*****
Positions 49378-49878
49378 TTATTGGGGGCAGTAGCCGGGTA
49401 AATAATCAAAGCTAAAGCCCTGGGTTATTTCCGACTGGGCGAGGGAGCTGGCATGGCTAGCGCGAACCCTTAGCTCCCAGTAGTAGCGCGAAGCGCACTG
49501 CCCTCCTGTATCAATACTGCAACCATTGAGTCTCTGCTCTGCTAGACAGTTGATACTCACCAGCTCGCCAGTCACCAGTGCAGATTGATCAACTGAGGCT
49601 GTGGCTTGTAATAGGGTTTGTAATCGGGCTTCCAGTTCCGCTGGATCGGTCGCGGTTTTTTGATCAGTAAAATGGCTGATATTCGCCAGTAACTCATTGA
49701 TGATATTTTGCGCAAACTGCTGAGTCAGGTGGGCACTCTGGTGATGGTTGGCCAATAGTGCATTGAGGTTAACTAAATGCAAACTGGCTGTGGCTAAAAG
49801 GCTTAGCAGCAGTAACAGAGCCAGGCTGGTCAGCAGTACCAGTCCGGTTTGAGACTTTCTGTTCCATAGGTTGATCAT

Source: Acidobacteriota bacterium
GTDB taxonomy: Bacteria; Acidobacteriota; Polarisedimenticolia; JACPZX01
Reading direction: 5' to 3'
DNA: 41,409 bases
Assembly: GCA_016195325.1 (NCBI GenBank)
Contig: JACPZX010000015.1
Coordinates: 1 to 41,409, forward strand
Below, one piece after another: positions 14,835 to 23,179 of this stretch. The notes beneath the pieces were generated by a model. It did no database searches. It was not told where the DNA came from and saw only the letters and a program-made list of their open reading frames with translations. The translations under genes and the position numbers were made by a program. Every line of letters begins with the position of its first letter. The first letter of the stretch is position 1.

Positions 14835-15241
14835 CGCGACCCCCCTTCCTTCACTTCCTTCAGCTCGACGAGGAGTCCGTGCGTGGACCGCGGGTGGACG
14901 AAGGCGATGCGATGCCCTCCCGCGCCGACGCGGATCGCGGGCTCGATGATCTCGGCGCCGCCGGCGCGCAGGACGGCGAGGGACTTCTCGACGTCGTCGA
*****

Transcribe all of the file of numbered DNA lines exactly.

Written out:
Positions 49378-49878
49378 TTATTGGGGGCAGTAGCCGGGTA
49401 AATAATCAAAGCTAAAGCCCTGGGTTATTTCCGACTGGGCGAGGGAGCTGGCATGGCTAGCGCGAACCCTTAGCTCCCAGTAGTAGCGCGAAGCGCACTG
49501 CCCTCCTGTATCAATACTGCAACCATTGAGTCTCTGCTCTGCTAGACAGTTGATACTCACCAGCTCGCCAGTCACCAGTGCAGATTGATCAACTGAGGCT
49601 GTGGCTTGTAATAGGGTTTGTAATCGGGCTTCCAGTTCCGCTGGATCGGTCGCGGTTTTTTGATCAGTAAAATGGCTGATATTCGCCAGTAACTCATTGA
49701 TGATATTTTGCGCAAACTGCTGAGTCAGGTGGGCACTCTGGTGATGGTTGGCCAATAGTGCATTGAGGTTAACTAAATGCAAACTGGCTGTGGCTAAAAG
49801 GCTTAGCAGCAGTAACAGAGCCAGGCTGGTCAGCAGTACCAGTCCGGTTTGAGACTTTCTGTTCCATAGGTTGATCAT

Source: Acidobacteriota bacterium
GTDB taxonomy: Bacteria; Acidobacteriota; Polarisedimenticolia; JACPZX01
Reading direction: 5' to 3'
DNA: 41,409 bases
Assembly: GCA_016195325.1 (NCBI GenBank)
Contig: JACPZX010000015.1
Coordinates: 1 to 41,409, forward strand
Below, one piece after another: positions 14,835 to 23,179 of this stretch. The notes beneath the pieces were generated by a model. It did no database searches. It was not told where the DNA came from and saw only the letters and a program-made list of their open reading frames with translations. The translations under genes and the position numbers were made by a program. Every line of letters begins with the position of its first letter. The first letter of the stretch is position 1.

Positions 14835-15241
14835 CGCGACCCCCCTTCCTTCACTTCCTTCAGCTCGACGAGGAGTCCGTGCGTGGACCGCGGGTGGACG
14901 AAGGCGATGCGATGCCCTCCCGCGCCGACGCGGATCGCGGGCTCGATGATCTCGGCGCCGCCGGCGCGCAGGACGGCGAGGGACTTCTCGACGTCGTCGA